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Ages: 13-14
Writing Tips: Emotions
Amy Sparrow (mod)
3/19/2012


Welcome to the first Writing Tips post especially for FaithWriters for Kids! Many of my topics will be talking about something we call “show, don’t tell.” I got to teach a workshop on that writing method at the international FaithWriters conference last summer. It was a lot of fun.

The idea is that there are two ways to write. You can TELL your reader all about what happened. Or you can take the reader and put them right in the middle of the action and SHOW them what is happening so they can experience it for themselves. Showing makes the story more powerful because the reader is getting to see it much like they do in real life.

It’s really easy to accidentally tell instead of show when you’re writing about a character’s emotions. For example, you might write “she looked mad” or “he was happy.” But in real life, people don’t typically holler out what they are feeling as they walk by, right? So you also don’t want to just write it out for the reader.

How do you know if your brother is mad at you? Maybe it’s because he yells or slams a door. Maybe his face gets red. You know by how he acts and what he says.

Look at this example I took from Dark Ninja’s story, “Domo and Elliot.” http://kids.faithwriters.com/article-details.php?id=21586

******
She returned the smile, and my heart fluttered a little at her gorgeousness.

"Hi, I'm Elliott," the amazing girl said, still smiling a wonderful smile. She held out a small, black painted finger-nailed hand. I took it willingly, and shook it a little longer than necessary.

"Nice to meet you. I'm Dominic. People call me Domo," I greeted, dropping her hand and moving my hands to my desk. I started to fidget with my hands, sighing.

"Okay, Domo." She smiled, and leaned against her hand, her elbow resting on the desk. I looked at her, and decided to start as friends, and maybe work my way from that.
******

Notice that DN never uses the words “flirt” or “crush” or even that the two characters like each other. She trusted the readers to understand Domo and Elliott’s feelings by watching their behavior. After all, in real life people have to use the same clues to figure out other people’s feelings.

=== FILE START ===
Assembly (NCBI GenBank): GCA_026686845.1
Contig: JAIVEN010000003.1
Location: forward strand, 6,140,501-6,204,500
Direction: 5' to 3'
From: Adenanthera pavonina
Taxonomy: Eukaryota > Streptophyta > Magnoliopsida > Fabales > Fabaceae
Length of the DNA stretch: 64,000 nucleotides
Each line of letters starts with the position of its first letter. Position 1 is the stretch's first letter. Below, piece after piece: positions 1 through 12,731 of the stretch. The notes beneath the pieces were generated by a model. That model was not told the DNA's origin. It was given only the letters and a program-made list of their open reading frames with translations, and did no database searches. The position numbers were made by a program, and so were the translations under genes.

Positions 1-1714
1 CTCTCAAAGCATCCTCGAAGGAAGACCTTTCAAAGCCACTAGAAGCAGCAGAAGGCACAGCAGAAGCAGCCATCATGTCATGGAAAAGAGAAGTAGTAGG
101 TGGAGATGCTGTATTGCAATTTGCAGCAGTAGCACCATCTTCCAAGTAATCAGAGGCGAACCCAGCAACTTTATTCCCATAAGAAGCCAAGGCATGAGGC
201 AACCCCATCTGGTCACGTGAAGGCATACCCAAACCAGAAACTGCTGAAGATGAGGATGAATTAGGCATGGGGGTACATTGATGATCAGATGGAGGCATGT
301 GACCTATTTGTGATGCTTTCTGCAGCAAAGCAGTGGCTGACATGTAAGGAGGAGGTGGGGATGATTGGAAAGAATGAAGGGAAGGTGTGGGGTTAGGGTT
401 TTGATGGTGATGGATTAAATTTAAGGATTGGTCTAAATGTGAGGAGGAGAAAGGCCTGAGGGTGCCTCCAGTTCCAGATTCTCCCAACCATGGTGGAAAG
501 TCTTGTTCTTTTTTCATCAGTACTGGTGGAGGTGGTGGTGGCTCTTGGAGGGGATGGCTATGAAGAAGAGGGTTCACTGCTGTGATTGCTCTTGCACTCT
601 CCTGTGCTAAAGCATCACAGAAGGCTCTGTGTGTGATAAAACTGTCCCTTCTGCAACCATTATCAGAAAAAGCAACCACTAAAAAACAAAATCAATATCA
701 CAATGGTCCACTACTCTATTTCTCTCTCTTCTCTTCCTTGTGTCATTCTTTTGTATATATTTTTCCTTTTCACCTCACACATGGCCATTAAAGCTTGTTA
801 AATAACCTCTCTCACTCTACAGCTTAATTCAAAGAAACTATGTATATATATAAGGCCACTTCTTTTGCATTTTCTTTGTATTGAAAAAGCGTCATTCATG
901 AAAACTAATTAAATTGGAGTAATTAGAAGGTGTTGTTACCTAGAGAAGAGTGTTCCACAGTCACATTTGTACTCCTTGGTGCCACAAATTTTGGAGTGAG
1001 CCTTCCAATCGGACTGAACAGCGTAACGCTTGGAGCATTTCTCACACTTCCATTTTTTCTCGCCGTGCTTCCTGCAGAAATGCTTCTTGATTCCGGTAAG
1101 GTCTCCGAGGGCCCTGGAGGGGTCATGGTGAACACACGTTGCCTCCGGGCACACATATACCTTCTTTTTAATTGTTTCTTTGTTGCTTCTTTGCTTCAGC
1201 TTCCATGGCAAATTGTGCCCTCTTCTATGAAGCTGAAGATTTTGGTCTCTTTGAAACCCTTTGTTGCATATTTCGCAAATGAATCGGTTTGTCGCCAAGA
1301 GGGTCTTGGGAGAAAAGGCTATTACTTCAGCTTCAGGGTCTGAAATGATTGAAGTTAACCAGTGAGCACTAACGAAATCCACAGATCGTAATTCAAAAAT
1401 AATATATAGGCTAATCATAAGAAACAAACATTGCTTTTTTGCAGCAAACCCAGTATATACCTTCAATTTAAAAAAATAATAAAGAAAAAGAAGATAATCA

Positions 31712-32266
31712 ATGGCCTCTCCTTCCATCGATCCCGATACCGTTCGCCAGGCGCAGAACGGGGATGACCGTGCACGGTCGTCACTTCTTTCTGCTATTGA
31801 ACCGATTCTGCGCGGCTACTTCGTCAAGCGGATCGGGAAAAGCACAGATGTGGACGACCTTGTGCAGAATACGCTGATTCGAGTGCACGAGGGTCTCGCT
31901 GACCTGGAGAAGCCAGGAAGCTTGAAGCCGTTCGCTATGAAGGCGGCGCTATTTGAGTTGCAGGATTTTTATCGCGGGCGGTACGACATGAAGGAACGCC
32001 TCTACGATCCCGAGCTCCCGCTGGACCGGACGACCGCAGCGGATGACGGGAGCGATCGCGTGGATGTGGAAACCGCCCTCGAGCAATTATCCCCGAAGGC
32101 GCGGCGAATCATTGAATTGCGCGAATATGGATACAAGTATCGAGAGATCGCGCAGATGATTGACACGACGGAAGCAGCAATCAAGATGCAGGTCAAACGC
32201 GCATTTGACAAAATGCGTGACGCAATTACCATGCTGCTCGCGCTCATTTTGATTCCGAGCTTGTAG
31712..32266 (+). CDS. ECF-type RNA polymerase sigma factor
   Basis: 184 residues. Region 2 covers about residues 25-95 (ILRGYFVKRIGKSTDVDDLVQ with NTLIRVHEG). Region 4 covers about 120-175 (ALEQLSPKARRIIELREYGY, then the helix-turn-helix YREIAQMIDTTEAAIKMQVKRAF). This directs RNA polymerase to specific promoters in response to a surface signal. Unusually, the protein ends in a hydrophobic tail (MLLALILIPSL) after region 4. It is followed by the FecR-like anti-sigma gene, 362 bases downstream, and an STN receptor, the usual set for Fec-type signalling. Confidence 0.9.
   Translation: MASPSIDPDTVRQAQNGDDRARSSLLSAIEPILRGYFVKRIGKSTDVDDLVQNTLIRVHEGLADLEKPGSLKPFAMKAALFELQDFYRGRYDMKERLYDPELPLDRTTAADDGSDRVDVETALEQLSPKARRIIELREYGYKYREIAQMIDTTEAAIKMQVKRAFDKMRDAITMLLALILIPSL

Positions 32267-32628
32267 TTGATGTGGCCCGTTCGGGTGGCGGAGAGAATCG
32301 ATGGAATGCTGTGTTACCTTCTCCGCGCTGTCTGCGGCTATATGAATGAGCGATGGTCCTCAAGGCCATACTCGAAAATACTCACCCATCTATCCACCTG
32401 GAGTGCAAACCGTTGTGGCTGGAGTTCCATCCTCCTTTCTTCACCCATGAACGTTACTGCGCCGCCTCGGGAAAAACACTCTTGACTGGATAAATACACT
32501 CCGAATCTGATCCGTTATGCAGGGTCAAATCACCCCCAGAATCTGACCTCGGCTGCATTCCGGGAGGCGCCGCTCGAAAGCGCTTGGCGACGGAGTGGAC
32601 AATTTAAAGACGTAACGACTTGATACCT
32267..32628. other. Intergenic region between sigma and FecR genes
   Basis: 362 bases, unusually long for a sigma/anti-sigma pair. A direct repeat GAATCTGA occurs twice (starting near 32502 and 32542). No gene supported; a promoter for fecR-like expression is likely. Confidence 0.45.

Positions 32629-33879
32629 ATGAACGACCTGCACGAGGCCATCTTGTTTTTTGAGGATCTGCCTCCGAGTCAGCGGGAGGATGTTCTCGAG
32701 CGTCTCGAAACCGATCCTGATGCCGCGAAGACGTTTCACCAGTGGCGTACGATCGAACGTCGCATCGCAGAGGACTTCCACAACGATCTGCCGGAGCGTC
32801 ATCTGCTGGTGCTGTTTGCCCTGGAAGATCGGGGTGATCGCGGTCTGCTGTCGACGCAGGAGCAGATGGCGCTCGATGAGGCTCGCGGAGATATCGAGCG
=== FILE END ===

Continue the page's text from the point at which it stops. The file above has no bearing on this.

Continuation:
Also, some things really don’t even TELL your reader much. For example, you might write, “Matthew was uncomfortable.” Think about it: how many different ways could Matthew be uncomfortable? Does he hurt? Maybe he’s feeling shy or doesn’t like the person he’s talking to. Or perhaps his clothes are too small or too big. Maybe he’s hot or cold or itchy. See what I mean? If you show his actions and words then we can most likely figure out what might be making him uncomfortable.

Remember, too, that when you show how your character reacts when she is happy or mad, then it tells a lot about who your character is. Maybe Sally jumps up and down and claps her hands when she’s excited. But maybe Melody is shy and for her a big smile means she’s just as excited. John might shout when he’s angry, but Ben might be even more scary when he’s mad, even if he just whispers his threats.

I’ll leave you with one last example. Which of these makes you feel more scared? Which one lets you picture the scene better?

Telling:
Father opened the door suddenly. He was angry. “Get out of here!” He yelled at Jenna.

Showing:
The door banged open and Father loomed in the doorway. He glowered at Jenna, dark red creeping across his face. “Get out of here!”


If you'd like to try it out, make a post called "Emotions of [the emotion] by [your name]." For example, “Emotions of fear by Amy Sparrow.” Pick an emotion and two characters. For each character, have them show their emotion, instead of telling it. Try to never write out the name of the emotion.

You can either do a separate paragraph for each character, or write one paragraph where they interact with each other. Have fun!
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